There are many reasons wine is hard to shop for, but most of them boil down to one simple factor: too many choices. It’s daunting to face crowded wine shelves when all you really want is a decent drink. Unless you’re a wine professional who can extrapolate meaningful flavor distinctions from the cryptic information provided on wine labels, they all look alike. This helps explain why wine has such a big snobbery problem: it’s understandable that name recognition would take on outsize importance when we have little else to go on. We see this in the way certain grapes, like chardonnay and cabernet sauvignon, and famous wine regions from Burgundy to Napa Valley trade on their reputation for superior quality. Some grapes and regions simply are more likely to yield top-notch wines than others. This kind of cachet can extend to vineyards and wineries as well, granting a sort of “blue chip” status to those that have earned the trust of generations of wine drinkers. From a less familiar vintner, a Sonoma County chardonnay would be unlikely to command its premium pricing, even if it featured this wine’s opulent flavors of lemon curd and flan. But when the company in question has managed to maintain its reputation for excellence while producing enough volume to become a steak house staple coast to coast, that’s an accomplishment worthy of a higher price, and well worth sampling when the wine is so deeply discounted.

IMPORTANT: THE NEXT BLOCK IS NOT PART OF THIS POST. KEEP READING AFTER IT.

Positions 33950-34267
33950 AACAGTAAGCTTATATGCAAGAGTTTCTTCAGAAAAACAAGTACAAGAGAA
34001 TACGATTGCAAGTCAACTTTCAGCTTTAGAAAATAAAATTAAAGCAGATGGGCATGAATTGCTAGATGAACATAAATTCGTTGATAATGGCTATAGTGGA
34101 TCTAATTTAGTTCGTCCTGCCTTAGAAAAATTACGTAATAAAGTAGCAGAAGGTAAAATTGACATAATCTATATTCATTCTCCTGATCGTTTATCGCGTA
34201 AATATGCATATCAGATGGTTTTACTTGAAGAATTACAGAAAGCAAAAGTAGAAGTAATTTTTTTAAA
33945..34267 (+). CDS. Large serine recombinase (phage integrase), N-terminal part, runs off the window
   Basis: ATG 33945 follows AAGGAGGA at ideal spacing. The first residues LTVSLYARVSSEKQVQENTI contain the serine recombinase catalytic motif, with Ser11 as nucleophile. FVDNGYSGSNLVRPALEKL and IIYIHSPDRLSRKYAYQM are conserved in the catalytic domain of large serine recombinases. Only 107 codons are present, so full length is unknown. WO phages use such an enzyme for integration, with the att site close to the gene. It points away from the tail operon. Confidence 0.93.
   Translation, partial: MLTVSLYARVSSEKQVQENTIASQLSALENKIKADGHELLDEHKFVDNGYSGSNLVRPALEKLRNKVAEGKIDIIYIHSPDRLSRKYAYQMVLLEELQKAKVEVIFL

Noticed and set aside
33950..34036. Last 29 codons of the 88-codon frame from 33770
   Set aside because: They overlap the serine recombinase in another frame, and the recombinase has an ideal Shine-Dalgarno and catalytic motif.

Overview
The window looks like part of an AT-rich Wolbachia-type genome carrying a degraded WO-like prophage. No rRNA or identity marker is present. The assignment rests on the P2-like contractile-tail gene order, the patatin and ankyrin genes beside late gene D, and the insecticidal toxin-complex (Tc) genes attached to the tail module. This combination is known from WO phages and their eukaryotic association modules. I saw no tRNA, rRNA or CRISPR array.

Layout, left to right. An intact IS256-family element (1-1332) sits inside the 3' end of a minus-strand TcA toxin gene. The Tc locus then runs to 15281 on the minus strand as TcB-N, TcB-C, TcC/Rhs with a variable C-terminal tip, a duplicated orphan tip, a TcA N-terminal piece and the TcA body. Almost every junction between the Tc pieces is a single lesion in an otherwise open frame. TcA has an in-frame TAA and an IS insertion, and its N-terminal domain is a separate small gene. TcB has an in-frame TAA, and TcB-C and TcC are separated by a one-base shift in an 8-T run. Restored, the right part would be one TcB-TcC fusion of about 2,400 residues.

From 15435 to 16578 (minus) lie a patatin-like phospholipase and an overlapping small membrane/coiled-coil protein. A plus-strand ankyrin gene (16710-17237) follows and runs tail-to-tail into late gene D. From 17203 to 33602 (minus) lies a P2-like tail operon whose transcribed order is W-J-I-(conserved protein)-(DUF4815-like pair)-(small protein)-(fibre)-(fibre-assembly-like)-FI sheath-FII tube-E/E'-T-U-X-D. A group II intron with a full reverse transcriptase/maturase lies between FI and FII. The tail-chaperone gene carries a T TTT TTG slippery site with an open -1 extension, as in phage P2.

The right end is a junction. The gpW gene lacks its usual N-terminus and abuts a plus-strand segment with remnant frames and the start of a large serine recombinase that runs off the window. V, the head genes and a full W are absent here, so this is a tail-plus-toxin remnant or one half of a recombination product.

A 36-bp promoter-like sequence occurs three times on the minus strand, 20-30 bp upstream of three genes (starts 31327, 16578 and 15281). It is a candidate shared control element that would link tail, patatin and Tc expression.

Ferrari-Carano Chardonnay, Sonoma County, Calif., $19.99 (regularly $27.99; sale price through March 23). PLCB Item #8704.